Please use this identifier to cite or link to this item: https://hdl.handle.net/10356/163658
Title: In-situ chemical attenuation of pharmaceutically active compounds using CaO₂: influencing factors, mechanistic modeling, and cooperative inactivation of water-borne microbial pathogens
Authors: Zheng, Ming
Gao, Bing
Zhang, Jie
El-Din, Mohamed Gamal
Snyder, Shane Allen
Wu, Minghong
Tang, Liang
Keywords: Engineering::Environmental engineering
Issue Date: 2022
Source: Zheng, M., Gao, B., Zhang, J., El-Din, M. G., Snyder, S. A., Wu, M. & Tang, L. (2022). In-situ chemical attenuation of pharmaceutically active compounds using CaO₂: influencing factors, mechanistic modeling, and cooperative inactivation of water-borne microbial pathogens. Environmental Research, 212(Part D), 113531-. https://dx.doi.org/10.1016/j.envres.2022.113531
Journal: Environmental Research
Abstract: Water polluted by pharmaceutically active compounds (PhACs) and water-borne pathogens urgently need to develop eco-friendly and advanced water treatment techniques. This paper evaluates the potential of using calcium peroxide (CaO2), a safe and biocompatible oxidant both PhACs (thiamphenicol, florfenicol, carbamazepine, phenobarbital, and primidone) and pathogens (Escherichia coli, Staphylococcus aureus) in water. This paper evaluates the potential of using calcium peroxide (CaO2) as a safe and biocompatible oxidant to remove both PhACs (thiamphenicol, florfenicol, carbamazepine, phenobarbital, and primidone) and pathogens (Escherichia coli, Staphylococcus aureus) in water. The increased CaO2 dosage increased efficiencies of PhACs attenuation and pathogens inactivation, and both exhibited pseudo-first-order degradation kinetics (R2 > 0.90). PhACs attenuation were mainly via oxidization (H2O2, •OH/O•-, and O2•-) and alkaline hydrolysis (OH-) from CaO2. Moreover, concentrations of these reactive species and their contributions to PhACs attenuation were quantified, and mechanistic model was established and validated. Besides, possible transformation pathways of target PhACs except primidone were proposed. As for pathogen indicators, the suitable inactivation dosage of CaO2 was 0.1 g L-1. The oxidability (18-64%) and alkalinity (82-36%) generated from CaO2 played vital roles in pathogen inactivation. In addition, CaO2 at 0.01-0.1 g L-1 can be applied in remediation of SW contaminated by PhACs and pathogenic bacteria, which can degrade target PhACs with efficiencies of 21-100% under 0.01 g L-1 CaO2, and inactivate 100% of test bacteria under 0.1 g L-1 CaO2. In short, capability of CaO2 to remove target PhACs and microbial pathogens reveals its potential to be used as a representative technology for the advanced treatment of waters contaminated by organic compounds and microbial pathogens.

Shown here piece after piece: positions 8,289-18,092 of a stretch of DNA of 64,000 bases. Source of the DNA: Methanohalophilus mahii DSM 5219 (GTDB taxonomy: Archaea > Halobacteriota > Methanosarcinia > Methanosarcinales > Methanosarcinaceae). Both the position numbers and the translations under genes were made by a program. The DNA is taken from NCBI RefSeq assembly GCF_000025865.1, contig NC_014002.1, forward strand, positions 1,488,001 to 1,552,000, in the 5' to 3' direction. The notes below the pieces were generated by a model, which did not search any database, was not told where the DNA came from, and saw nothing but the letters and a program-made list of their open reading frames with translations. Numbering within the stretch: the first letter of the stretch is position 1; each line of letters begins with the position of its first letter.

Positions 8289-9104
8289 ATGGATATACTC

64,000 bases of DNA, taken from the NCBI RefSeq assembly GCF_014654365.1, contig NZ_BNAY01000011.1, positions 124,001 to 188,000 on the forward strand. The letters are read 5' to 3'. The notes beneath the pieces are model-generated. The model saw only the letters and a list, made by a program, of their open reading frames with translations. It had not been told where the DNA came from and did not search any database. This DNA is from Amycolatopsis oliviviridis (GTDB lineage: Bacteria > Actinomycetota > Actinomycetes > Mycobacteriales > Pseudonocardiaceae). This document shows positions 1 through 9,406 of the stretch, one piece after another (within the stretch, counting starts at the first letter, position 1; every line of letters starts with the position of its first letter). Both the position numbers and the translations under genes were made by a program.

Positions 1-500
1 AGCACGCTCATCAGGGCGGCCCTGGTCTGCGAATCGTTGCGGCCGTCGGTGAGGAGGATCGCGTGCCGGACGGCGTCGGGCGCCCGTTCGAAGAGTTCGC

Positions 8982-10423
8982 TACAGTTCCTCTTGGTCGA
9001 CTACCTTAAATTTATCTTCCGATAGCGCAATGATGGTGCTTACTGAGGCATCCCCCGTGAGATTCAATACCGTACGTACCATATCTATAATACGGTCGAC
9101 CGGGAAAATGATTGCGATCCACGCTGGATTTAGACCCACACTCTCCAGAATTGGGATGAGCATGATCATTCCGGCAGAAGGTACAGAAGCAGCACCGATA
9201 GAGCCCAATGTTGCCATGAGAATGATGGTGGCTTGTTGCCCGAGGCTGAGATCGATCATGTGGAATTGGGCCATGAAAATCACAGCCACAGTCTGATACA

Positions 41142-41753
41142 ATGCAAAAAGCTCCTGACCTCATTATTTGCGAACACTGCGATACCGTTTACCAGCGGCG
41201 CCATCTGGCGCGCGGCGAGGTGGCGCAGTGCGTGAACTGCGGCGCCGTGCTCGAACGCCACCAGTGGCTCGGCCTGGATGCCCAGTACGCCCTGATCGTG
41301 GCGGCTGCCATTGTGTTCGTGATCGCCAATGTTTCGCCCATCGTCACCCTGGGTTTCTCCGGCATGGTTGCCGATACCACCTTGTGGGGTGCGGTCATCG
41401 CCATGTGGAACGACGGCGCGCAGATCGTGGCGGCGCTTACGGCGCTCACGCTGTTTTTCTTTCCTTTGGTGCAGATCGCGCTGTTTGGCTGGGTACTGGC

URI: https://hdl.handle.net/10356/163658
ISSN: 0013-9351
DOI: 10.1016/j.envres.2022.113531
Research Centres: Nanyang Environment and Water Research Institute 
Rights: © 2022 Elsevier Inc. All rights reserved.
Fulltext Permission: none
Fulltext Availability: No Fulltext
Appears in Collections:NEWRI Journal Articles

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